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Angelo Louissaint, 42, West Babylon, New York, and Jennifer Johnson, 42, West Babylon, New York, were sentenced after having been convicted of conspiring to commit mail and wire fraud.  The convictions were for their role in a mortgage fraud scheme that victimized Flaherty Funding, a mortgage company located in Rochester, New York. Louissaint was sentenced to 30 months in prison. Johnson was sentenced to five years probation to include six months home detention.

Assistant U.S. Attorney John J. Field, who handled the case, stated that the defendants worked together to prepare false mortgage applications in the names of straw buyers and used fraudulent supporting documents. Louissaint and Johnson worked together with another individual, against whom charges remain pending, to concoct the scheme to obtain mortgage loans from Flaherty Funding using fraudulent information. As a result of the scam, the defendants successfully obtained approximately $1,200,000 in loans, and sought an additional $900,000 for loans that ultimately did not close.

Acting U.S. Attorney James P. Kennedy, Jr. announced today that The sentencings are the culmination of efforts by the United States Postal Inspection Service, Boston Division, under the direction of Inspector-in-Charge Shelly Binkowski; the United States Postal Inspection Service, New York Division; and the Federal Bureau of Investigation, under the direction of Adam S. Cohen, Special Agent-in-Charge.

Kwame Insaidoo, 61, Bay Shore, Long Island, New York, the former executive director of United Block Association (“UBA”), a New York-based non-profit organization, was sentenced to 48 months in prison and his wife and Roxanne Isaidoo, 63, Bay Shore, Long Island, New York, was sentenced to 30 months in prison, in connection with their embezzlement of over $580,000 from UBA, defrauding their mortgage lender of approximately $200,000, and related crimes.  They were convicted on May 2, 2017, following a one-week jury trial before United States District Judge Valerie E. Caproni, who also imposed today’s sentence.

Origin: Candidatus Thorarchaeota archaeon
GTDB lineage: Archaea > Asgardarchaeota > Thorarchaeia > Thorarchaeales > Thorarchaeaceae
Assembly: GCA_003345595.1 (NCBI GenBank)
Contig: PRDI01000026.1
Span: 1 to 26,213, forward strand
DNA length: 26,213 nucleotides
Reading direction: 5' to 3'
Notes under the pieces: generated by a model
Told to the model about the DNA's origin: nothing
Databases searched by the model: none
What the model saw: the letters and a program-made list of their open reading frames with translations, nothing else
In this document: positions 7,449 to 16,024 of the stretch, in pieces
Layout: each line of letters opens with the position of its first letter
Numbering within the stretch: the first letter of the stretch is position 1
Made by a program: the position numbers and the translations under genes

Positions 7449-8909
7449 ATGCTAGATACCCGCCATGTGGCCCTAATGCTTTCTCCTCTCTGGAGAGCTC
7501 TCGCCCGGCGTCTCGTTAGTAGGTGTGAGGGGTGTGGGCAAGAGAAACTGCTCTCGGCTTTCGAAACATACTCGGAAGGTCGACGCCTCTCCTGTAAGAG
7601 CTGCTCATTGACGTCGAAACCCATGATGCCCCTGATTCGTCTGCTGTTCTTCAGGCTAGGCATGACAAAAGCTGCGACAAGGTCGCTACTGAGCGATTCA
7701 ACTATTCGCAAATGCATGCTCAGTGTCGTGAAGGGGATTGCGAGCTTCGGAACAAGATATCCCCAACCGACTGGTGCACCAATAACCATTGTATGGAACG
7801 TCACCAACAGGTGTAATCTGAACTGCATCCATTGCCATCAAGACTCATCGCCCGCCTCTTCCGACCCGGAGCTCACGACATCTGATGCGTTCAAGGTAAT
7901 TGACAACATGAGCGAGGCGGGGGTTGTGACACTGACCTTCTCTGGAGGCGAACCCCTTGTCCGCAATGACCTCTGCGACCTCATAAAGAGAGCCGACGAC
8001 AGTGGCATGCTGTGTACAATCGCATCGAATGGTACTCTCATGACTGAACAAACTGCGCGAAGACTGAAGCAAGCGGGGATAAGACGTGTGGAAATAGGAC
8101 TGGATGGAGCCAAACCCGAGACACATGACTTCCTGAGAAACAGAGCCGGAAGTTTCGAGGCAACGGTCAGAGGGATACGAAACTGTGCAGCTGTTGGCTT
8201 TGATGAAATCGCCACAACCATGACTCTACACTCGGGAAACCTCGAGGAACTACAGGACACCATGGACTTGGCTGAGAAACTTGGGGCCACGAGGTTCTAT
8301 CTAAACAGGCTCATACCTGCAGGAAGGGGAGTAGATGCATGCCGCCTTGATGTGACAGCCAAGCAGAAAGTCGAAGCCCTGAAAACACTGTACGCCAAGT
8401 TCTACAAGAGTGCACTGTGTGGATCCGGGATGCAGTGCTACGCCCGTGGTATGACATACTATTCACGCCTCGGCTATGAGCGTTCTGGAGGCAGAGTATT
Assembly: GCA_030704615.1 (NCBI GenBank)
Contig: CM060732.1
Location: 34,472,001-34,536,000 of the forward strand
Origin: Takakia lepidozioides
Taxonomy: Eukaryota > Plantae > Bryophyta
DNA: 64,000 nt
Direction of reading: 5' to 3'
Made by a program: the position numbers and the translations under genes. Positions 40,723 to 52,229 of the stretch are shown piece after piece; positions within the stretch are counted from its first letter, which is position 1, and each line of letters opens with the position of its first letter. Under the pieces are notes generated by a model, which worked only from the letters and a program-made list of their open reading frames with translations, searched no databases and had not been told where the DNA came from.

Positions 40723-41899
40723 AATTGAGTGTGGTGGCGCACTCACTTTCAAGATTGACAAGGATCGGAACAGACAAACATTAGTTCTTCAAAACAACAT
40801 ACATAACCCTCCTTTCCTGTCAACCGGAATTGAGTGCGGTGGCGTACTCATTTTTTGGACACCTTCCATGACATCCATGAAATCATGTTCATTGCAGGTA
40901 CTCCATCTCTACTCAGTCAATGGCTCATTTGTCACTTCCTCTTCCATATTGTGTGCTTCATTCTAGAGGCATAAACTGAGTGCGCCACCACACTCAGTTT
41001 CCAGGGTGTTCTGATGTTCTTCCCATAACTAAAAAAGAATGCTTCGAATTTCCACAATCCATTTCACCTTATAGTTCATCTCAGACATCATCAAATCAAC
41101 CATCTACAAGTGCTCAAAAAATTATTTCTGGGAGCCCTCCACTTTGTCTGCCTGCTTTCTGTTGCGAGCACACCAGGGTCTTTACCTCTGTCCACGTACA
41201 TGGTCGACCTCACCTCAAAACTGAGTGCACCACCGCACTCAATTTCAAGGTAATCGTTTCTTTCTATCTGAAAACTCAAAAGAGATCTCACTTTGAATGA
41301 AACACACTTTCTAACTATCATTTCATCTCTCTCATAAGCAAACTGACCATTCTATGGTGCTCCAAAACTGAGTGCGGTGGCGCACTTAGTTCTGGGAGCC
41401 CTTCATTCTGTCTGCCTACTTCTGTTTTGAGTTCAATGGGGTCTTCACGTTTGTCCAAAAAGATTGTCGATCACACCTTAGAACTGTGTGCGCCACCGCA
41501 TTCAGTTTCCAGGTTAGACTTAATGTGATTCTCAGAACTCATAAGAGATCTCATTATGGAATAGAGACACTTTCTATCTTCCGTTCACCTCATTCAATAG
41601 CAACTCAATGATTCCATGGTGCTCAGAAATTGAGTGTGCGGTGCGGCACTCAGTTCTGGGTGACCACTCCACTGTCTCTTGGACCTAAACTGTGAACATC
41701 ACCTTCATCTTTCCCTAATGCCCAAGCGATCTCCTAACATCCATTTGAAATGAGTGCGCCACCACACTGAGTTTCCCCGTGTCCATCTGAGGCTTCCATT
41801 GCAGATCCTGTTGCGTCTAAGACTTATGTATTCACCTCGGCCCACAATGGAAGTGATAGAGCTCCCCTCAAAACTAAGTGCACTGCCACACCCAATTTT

According to the Indictment, other filings in Manhattan federal court, and the evidence admitted at trial:

In 2011, Kwame Insaidoo and Roxanne Isaidoo engaged in a scheme to defraud their mortgage lender in connection with a modification of their mortgage under the federally-sponsored Home Affordable Modification Program, by underreporting their income and assets, including the hundreds of thousands of dollars they had embezzled from UBA.  This scheme led to a write-off of almost $200,000 from Kwame Insaidoo and Roxanne Isaidoo’s home mortgage.

UBA was a non-profit organization headquartered in New York, New York, that was controlled by Kwame Insaidoo, its former Executive Director.  UBA had contracts with New York City through which it received taxpayer funds, including federal funds, to operate and provide healthy meals and programming to the elderly at four senior centers in Upper Manhattan.

As the jury found, Kwame Insaidoo abused his authority as UBA’s Executive Director to embezzle, with the assistance of his wife, Roxanne Isaidoo, over $580,000 of UBA’s funds for his own benefit and that of his wife and son.  Kwame Insaidoo and Roxanne Isaidoo concealed their embezzlement by laundering the money, in part, through a shell company that they had created.  Kwame Insaidoo and Roxanne Isaidoo used the embezzled funds to pay for personal expenses, including the mortgage for their Long Island residence and the purchase of a Mercedes Benz and a Cadillac.  They also wired more than $300,000 to family members living abroad.    

In an effort to evade scrutiny regarding the embezzled funds, Kwame Insaidoo repeatedly lied to the City, including to its auditors, in order to maintain UBA’s funding and to conceal the funds he and his wife had diverted to their shell company.